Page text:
This change is already in motion as more far-right leaders are taking power and growing more popular in public opinion across Europe. This growing popularity kicks off a trend where more traditional centrist parties are shifting further right and allying with far-right fringes. This is particularly clear in Macron’s Renaissance Party, which has slowly adopted more far-right policies, particularly on migration and security issues, shifting away from their traditional centrist politics further right.

United Kingdom

Over the thirteen years that the Conservative Party have been in government, each new cabinet has adopted more extreme right-winged policies. The current cabinet under Rishi Sunak has introduced new extreme policies on immigration, net zero, and the war on woke. Sunak, along with Home Secretary Suella Braverman, have attempted to fight the ‘war on woke’ by attacking multiculturalism and minority groups such as LBGTQ+ and migrants. Braverman’s ‘Hurricane of Migrants’ and Sunak’s ‘A Man is a Man and a Woman is a Woman’ speeches given at the party conference in Manchester display populist markers common in far-right spheres.

Prime Minister Rishi Sunak, and Home Secretary Suella Braverman in the House of Commons. Source: The Telegraph

The growing far-right within the Conservative Party is in part due to the events of Brexit and the successes of the United Kingdom Independent Party (UKIP). Creating a ‘Britain for Britons’ rhetoric with anti-Europe and xenophobic nationalistic sloganeering, Brexit promoted the idea of taking back control from European powers, an idea which was a central policy of UKIP in 2015-2016. In 2015, UKIP was becoming more and more popular, having secured 12% of the vote in the General Election. With their anti-European and anti-immigration stance, UKIP was successfully stealing Conservative voters. As a result, the Conservatives began adopting more extreme right-winged views to combat losing votes.

As the Conservatives drift further right in their politics, however, they risk losing dedicated voters. An Opinium poll for the Observer found that out of 900 people who voted Conservative in the 2019 election, 34% said they would vote for other parties at the next general election. Whether these voters are seeking to vote for the new right-winged Reform UK Party or more left-leaning parties such as Labour or the Liberal Democrats remains to be seen. However, the loss of confidence in the Conservatives highlights a potential pushback against the normalisation of extreme far-right policies.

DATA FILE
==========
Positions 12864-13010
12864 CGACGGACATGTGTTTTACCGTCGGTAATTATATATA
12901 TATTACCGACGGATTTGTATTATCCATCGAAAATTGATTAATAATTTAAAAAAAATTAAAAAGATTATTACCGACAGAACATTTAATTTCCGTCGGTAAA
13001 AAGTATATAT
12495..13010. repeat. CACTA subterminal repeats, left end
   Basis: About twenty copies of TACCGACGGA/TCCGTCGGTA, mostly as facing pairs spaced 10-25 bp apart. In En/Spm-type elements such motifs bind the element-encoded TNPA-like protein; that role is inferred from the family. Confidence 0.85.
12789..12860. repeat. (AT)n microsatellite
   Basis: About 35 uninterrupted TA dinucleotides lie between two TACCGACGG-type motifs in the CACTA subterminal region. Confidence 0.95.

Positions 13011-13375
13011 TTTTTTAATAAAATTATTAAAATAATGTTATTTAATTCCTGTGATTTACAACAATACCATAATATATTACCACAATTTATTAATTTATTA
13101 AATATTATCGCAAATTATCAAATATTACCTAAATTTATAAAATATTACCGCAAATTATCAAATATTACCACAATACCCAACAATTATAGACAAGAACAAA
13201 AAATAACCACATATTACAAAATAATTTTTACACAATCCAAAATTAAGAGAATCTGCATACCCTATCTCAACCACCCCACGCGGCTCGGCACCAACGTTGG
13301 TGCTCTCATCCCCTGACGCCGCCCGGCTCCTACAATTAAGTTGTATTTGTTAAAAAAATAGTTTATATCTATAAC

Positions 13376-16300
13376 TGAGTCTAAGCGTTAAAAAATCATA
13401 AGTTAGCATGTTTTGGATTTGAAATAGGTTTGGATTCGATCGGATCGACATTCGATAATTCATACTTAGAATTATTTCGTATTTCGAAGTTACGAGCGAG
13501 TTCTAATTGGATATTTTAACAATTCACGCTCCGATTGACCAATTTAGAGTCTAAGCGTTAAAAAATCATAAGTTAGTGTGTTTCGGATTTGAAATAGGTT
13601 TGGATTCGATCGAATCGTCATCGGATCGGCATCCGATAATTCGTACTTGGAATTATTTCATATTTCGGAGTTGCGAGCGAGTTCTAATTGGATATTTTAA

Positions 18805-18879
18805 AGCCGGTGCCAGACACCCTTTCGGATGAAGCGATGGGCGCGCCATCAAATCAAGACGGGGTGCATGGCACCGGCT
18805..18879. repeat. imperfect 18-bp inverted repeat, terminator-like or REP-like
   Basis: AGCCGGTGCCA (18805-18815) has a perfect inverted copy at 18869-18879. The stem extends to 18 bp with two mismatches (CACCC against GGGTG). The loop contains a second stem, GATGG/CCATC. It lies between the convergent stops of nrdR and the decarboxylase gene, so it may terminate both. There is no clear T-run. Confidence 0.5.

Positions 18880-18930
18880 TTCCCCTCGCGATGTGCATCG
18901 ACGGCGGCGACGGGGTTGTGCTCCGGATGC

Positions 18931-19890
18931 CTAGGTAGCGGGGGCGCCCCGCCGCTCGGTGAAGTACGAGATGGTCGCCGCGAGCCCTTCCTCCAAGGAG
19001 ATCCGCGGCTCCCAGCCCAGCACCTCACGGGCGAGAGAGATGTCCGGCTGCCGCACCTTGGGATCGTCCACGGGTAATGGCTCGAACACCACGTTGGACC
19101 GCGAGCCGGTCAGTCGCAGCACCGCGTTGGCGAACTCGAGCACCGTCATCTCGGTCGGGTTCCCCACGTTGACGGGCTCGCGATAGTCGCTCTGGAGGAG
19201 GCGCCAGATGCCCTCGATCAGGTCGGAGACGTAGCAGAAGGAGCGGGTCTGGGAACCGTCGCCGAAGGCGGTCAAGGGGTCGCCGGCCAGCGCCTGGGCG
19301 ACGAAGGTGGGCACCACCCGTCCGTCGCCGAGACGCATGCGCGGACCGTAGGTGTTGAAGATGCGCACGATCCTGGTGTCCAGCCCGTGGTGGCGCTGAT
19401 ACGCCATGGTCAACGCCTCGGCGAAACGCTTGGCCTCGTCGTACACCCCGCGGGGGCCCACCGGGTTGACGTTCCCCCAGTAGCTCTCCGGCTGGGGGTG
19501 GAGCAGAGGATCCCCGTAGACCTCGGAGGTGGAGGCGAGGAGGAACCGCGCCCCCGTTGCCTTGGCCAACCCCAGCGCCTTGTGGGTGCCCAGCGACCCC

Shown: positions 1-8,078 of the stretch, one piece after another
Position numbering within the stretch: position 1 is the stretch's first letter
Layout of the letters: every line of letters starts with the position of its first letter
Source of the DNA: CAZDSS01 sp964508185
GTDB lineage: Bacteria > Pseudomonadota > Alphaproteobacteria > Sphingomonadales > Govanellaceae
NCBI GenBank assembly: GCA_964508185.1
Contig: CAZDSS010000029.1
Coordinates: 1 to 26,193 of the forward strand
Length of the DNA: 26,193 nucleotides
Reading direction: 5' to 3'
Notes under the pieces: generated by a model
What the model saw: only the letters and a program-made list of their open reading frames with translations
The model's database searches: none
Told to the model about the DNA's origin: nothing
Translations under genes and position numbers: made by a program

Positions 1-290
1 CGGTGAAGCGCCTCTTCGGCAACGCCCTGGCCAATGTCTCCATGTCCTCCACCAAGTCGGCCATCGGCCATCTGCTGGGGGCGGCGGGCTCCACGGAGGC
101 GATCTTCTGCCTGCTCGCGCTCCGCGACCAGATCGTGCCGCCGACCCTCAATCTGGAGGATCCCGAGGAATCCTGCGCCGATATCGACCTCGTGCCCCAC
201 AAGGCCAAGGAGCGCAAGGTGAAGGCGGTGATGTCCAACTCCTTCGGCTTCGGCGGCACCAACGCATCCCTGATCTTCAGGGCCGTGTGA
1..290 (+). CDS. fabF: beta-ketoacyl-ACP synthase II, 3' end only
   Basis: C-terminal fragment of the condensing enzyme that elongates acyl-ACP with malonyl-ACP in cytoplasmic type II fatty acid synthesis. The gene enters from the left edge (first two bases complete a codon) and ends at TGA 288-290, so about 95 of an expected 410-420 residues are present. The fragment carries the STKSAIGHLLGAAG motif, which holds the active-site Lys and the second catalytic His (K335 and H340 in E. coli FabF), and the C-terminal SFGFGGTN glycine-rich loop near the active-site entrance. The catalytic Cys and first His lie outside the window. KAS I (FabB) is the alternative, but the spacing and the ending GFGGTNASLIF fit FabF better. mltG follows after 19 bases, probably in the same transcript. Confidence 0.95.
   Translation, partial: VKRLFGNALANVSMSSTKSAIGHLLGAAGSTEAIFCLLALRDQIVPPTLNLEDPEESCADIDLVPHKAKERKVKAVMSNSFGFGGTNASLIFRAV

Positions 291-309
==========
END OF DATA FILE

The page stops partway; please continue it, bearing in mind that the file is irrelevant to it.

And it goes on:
Prior to the July 2023 snap elections, the Spanish Vox Party – led by Santiago Abascal doubled its regional and local vote. As a traditionally anti-immigration, anti-abortion, and ultra-nationalist far-right group, they became the third largest party in Spain. Striking up a coalition with Spain’s centre-right People’s Party (PP), Vox was quickly coming into the fold. Having won 15.1% of the votes in 2019, Vox was becoming a serious threat to the future of LGBTQ+ and women’s rights.

Supporters of Spain’s far-right Vox party awaiting election results in July 2023. Source: Reuters

By the July 2023 snap elections, however, their upward trend was losing steam. Their regional votes dropped to 12.4%, despite gains in local elections, and their representation plummeted from 52 to 33 seats in the lower house. Vox remains the third-largest party in Spain, however, its losses relegates it to near-irrelevance. It remains to be seen whether Vox can regain strength in the coming months after the snap election.


The growth of the far-right continues to be an upwards trend in Europe, regardless of any losses in national elections. Outside of the aforementioned four countries, far-right politics is expanding and growing throughout Europe; with Finnish, German, and Austrian far-right parties gaining traction. With this expansion of ultra-nationalism, attacks on minority rights, and anti-immigration sentiments comes the risk of a descent into fascism. As it stand now, far-right politics has infiltrated Europe at a rapid speed. Ten or twenty years ago, the idea of a far-right party almost winning a national election was abhorrent, and now several European countries have far-right governments. It could be that these governments become increasingly fascist, particularly as more crises strike the continent. Or, will far-right politics prove too extreme for European citizens, and result in a continent-wide pushback?


  1. Considering the growing trend of far-right parties in Europe, does Vox’s losses demonstrate a potential pushback in far-right populism?
  2. Is the United Kingdom slowly becoming a fascist state?
  3. After crises, why do voting trends become more far-right instead of far-left?

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A Changing Political Land…

by Leah Cohen time to read: 6 min